An update on acupuncture, elections and a Korean Christmas

Annyong! Lindsay here.

We have been slacking a bit with the blog but we have been quite busy over here with new friends, Christmas shopping, and finishing up our semester at school. The photo shown here was taken on my day off yesterday when I went and had tea with Han-na and some other friends.

A lot is going on so it’s hard to just write about one thing, so here is an update on acupuncture, the elections and a Korean Christmas.
Acupuncture: Does it work? Maybe. I realize I can now use that word as Koreans do, which they do, a lot. I used to think it meant yes in Korean. But now, after learning the hard way, it means maybe. It’s just that most things that are said here in Korea are ‘maybe yes– that is when vacation starts’ and then it is actually not when vacation starts. (long story) So. Ahem. Back to acupuncture. I went for about 8 treatments, all of which I thoroughly enjoyed. It did not hurt at all. In fact, I had a little habit of falling asleep during each treatment and would leave waving to the women who learned to speak English to me as I rubbed moisture back into my contacts. There is less pain in my arm, though it feels like it has moved from my shoulder down my arm a little and is less severe. So there. Maybe it works. Maybe it doesn’t. But it is kinda cool. Especially for $4.70 a pop. (Whit is actually currently trying to find something wrong with him so he can go.)
Elections: The election here went off without a hitch. No recounts, no fights (at least not on election day), and a new president emerged in a landslide victory despite being dogged by scandal and an ongoing investigation. But, as the New York Times reported, Koreans chose the “bread and butter” issues over ideology. They want their economy to improve. And if that means having a liar as a leader who can boost their economy, so be it.
Speaking of elections, we are also keeping up with what’s happening in the American presidential campaigns. I won’t say who we’re voting for (Whit hasn’t decided yet) but we’ve forever got our ears tuned to what’s happening at home.
Korean Christmas: “It’s not a big deal in Korea,” one student explained to me. That same student almost passed out today when he heard that “Santa” puts candy in stockings (GROSS! SOCKS?) for children in America. I had never thought of it like that. But that is a little weird. Why socks?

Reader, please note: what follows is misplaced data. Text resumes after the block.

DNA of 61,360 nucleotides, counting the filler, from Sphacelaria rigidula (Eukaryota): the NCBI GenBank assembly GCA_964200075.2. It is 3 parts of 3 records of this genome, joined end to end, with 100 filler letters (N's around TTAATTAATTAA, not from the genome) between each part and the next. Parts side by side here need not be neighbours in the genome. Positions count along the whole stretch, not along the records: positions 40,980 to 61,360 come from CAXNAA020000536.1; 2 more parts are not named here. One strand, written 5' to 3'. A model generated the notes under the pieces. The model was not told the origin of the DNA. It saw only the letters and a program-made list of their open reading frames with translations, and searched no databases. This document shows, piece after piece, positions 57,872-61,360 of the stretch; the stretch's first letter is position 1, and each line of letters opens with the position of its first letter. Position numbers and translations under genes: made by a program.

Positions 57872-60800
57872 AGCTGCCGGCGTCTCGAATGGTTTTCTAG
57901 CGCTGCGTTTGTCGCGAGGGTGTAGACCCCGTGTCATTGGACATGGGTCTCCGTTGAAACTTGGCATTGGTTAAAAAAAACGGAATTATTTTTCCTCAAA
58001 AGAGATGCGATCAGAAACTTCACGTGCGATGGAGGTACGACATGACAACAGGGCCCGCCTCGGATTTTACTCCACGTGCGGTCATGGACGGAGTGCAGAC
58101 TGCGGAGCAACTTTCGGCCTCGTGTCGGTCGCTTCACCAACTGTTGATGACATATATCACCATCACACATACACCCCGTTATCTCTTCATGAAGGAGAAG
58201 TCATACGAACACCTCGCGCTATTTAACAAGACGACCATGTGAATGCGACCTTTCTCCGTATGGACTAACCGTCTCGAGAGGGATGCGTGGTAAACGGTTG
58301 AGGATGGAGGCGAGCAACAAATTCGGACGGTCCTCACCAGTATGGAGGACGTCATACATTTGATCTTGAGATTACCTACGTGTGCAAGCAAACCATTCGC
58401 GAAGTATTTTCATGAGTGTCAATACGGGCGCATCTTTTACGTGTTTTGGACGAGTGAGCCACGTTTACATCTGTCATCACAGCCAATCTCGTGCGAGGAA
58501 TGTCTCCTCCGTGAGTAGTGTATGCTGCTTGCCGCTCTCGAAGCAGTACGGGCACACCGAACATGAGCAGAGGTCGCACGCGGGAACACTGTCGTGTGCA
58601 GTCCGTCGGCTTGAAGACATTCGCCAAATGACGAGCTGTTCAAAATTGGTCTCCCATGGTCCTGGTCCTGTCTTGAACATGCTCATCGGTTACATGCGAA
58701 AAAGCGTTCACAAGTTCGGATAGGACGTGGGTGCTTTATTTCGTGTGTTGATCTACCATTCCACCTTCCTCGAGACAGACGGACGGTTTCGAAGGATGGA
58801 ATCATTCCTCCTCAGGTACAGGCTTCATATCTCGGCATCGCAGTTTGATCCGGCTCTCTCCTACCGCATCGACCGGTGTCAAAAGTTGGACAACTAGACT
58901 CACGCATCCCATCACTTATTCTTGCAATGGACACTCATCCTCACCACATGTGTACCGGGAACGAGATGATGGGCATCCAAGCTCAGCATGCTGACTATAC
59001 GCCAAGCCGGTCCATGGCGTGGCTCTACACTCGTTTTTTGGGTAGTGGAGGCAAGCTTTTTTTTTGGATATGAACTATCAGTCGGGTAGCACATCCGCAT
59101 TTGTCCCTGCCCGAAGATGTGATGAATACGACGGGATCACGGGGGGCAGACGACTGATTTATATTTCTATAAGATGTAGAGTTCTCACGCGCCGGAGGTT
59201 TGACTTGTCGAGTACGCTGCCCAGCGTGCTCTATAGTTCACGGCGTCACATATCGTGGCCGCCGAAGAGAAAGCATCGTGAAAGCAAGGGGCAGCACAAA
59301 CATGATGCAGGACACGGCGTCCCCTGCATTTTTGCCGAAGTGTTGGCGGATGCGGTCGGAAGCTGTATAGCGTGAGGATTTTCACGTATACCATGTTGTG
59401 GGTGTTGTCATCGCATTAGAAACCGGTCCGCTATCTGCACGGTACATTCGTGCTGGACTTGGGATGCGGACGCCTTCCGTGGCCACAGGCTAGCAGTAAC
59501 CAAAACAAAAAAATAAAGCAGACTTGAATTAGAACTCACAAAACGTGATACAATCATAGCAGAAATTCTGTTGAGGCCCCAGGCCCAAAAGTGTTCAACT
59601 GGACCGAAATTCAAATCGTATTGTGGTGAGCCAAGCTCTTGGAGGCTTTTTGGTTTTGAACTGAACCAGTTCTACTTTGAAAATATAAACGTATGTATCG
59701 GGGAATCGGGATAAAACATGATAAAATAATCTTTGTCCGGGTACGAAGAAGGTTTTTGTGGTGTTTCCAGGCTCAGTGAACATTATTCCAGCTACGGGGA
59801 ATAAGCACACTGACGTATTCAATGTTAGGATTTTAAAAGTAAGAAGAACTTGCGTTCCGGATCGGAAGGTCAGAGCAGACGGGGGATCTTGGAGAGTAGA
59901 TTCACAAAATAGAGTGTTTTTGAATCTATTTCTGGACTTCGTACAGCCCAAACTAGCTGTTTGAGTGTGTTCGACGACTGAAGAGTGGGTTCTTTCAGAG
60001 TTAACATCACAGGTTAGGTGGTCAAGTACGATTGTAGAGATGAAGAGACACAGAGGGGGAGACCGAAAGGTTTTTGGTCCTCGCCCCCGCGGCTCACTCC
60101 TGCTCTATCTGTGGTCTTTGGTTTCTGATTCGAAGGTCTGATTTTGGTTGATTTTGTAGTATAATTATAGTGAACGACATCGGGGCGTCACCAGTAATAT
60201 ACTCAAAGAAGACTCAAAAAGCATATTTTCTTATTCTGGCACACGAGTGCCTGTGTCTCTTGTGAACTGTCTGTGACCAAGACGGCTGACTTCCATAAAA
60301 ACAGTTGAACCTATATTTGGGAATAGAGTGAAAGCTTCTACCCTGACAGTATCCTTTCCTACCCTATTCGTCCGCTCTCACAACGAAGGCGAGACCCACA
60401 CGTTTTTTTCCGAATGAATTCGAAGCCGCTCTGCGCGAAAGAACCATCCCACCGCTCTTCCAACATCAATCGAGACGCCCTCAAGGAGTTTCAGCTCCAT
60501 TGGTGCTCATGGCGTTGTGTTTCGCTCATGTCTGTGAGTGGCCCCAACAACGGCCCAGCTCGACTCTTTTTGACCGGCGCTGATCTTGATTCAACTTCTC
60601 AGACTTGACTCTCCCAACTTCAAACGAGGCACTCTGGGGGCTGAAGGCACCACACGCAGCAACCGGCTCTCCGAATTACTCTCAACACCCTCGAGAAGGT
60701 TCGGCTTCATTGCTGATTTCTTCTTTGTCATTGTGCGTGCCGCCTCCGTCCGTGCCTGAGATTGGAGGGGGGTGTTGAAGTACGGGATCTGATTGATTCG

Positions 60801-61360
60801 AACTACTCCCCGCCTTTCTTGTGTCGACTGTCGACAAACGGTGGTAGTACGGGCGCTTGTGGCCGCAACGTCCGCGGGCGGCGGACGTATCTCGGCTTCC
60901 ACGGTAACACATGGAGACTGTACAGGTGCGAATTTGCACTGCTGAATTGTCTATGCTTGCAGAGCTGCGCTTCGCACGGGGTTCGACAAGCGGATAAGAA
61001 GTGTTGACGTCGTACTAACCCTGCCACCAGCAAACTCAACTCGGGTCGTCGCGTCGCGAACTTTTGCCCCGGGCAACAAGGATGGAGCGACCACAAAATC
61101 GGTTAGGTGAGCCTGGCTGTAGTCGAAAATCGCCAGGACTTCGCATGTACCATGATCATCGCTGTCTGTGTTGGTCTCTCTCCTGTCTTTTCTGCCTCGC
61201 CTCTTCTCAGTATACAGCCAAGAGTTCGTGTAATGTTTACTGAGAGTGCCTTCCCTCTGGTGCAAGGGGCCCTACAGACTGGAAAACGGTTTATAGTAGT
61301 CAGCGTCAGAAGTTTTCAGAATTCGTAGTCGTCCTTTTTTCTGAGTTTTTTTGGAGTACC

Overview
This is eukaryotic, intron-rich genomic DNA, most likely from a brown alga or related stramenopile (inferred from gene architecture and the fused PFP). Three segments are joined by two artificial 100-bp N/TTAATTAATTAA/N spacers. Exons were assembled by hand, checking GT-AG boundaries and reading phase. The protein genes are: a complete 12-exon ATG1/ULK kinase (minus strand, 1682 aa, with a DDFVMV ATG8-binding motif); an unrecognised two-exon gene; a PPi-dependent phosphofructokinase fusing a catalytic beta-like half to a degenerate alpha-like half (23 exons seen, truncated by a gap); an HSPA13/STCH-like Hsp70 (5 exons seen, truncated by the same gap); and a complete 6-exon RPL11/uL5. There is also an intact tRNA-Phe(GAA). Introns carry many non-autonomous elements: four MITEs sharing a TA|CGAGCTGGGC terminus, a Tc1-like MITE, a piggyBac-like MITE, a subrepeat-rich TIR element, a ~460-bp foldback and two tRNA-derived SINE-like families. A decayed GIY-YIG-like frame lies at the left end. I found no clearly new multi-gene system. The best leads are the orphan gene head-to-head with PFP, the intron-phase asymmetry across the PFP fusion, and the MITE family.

Despite Christmas not being a big deal here, we are still getting a small taste of it. We came across some Christmas lights, which we hung up in our apartment. The small fake Christmas trees cost a small fortune so that was a no-go. But there are lights up everywhere downtown and a giant Chrismas tree display of lights in the center of town. But no worries, I am bring a little bit of holiday spirit to my students. We are having a Christmas party on Monday (Christmas Eve–yes we will be at school!) I am even thinking about buying little socks to put candy in because they were so funny about it today.
But the best part of our Christmas will be Mom & Dad’s visit. In case you didn’t know, they will be arriving at 6 a.m. Christmas day in Seoul! We are so excited and have practically planned every minute of the trip. We’ll be touring Seoul, Gwangju and Gyeongju (a city known as a “museum without walls” for all its beautiful ancient Korean temples).
They will also be visiting my favorite class, who cheered and clapped today when I told them. “Are they old?” they wanted to know. That should be a lot of fun. No worries, we will post pictures.
Well, I’m off to stare at the TV and try to forget I made a girl cry today at school. Ughh. Kids.